The Changing Political Implications of the Iraq War

In my column at Townhall today I talk about how timing is everything in politics and about some ways the changing facts on the ground in Iraq might affect the political situation back home in 2008. That could mean big trouble for Democrats still pandering to anti-war groups.

AJ Strata has a related post about how the tide is turning against the Democrats on Iraq.

Update: James W. Ceaser has an excellent piece at the Weekly Standard about the Democrats’ dilemma.

WILL ANY OF the Democratic candidates be able to summon the courage to concede an American victory in Iraq?

No one, of course, can know the ultimate outcome of this long war. But the vaunted “facts on the ground” now at least admit a trend leading to what might reasonably be called victory: a suppression of the insurgency; a steep reduction in the level of domestic, sectarian violence; the existence of a constitutional government not unfriendly to America; a gradual reduction of American force presence with diminishing American casualties; and the assurance for a period of a continued base of operations from which to handle other possible contingencies in the region.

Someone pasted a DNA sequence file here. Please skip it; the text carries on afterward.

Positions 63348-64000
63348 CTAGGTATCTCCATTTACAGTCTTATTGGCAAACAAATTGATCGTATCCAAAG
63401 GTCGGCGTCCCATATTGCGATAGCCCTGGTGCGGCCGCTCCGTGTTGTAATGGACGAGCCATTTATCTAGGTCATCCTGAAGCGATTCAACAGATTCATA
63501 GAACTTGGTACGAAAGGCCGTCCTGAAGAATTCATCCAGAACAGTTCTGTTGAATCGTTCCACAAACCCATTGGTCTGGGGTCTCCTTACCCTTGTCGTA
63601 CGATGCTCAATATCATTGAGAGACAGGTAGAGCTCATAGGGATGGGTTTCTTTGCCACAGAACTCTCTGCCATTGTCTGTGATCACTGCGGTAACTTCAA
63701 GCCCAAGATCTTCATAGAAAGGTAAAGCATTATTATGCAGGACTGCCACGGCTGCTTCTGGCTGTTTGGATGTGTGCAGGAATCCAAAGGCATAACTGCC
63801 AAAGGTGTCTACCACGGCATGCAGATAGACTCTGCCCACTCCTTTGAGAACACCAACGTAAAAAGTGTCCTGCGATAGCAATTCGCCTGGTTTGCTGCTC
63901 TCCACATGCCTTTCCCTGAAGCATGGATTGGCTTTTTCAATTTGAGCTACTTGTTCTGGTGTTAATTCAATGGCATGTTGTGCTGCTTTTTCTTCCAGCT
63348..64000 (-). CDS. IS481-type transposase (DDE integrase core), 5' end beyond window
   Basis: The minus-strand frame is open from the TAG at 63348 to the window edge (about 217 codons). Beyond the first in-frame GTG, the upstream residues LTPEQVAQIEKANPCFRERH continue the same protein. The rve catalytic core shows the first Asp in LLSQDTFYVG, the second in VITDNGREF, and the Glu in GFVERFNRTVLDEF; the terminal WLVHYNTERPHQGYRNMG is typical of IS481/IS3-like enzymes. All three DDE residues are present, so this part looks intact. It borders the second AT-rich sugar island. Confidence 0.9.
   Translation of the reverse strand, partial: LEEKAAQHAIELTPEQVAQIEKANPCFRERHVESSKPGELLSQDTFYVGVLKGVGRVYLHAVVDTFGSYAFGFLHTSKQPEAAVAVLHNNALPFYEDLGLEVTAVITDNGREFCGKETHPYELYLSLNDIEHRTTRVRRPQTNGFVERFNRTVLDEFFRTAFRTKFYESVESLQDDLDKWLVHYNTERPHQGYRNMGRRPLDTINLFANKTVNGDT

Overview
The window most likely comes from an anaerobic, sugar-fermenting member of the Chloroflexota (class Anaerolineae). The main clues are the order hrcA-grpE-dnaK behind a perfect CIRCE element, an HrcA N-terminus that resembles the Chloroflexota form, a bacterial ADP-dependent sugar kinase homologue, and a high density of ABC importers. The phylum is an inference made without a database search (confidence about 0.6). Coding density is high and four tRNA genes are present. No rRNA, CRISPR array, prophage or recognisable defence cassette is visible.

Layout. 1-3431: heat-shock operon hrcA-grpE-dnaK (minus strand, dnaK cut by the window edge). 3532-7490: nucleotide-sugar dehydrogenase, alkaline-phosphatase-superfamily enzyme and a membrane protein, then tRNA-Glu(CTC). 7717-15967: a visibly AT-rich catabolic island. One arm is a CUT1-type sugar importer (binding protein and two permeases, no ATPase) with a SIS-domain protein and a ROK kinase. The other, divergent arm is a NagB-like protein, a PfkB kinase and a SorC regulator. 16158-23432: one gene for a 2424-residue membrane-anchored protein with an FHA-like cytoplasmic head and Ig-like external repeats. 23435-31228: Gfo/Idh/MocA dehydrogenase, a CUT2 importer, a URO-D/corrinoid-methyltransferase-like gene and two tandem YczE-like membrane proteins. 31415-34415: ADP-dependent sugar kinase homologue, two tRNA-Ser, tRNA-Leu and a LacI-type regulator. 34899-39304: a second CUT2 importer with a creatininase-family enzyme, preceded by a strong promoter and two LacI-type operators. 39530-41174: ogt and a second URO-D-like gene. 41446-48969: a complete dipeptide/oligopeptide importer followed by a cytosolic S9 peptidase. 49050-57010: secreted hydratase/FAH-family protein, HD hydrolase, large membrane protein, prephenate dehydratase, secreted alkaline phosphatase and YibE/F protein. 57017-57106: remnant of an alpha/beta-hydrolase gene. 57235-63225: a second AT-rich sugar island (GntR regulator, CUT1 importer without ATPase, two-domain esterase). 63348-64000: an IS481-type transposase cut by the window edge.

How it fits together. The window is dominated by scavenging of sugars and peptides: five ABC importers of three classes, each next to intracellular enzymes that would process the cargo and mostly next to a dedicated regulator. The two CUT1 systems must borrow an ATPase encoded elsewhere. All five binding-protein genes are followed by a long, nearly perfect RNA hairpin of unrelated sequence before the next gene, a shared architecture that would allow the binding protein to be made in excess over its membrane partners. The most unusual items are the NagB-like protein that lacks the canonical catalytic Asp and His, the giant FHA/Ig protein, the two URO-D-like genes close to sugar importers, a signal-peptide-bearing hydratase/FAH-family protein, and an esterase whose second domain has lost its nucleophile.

But if this outcome “on the ground” can be called victory–and why should it not be?–there is a huge potential problem looming in our ability to acknowledge it. Generic opinion polls for the presidential election all indicate a much better than even chance that a Democrat will be elected president next year. All of the Democrats now have been running on a platform that, if it does not recognize defeat, certainly does not envisage victory. And moving beyond the candidates, a large part of the Democratic base is heavily invested in defeat, which is seen as condign punishment for a despised president.

Imagine then the dilemma facing a Democratic president with a Democratic majority in both houses of Congress.

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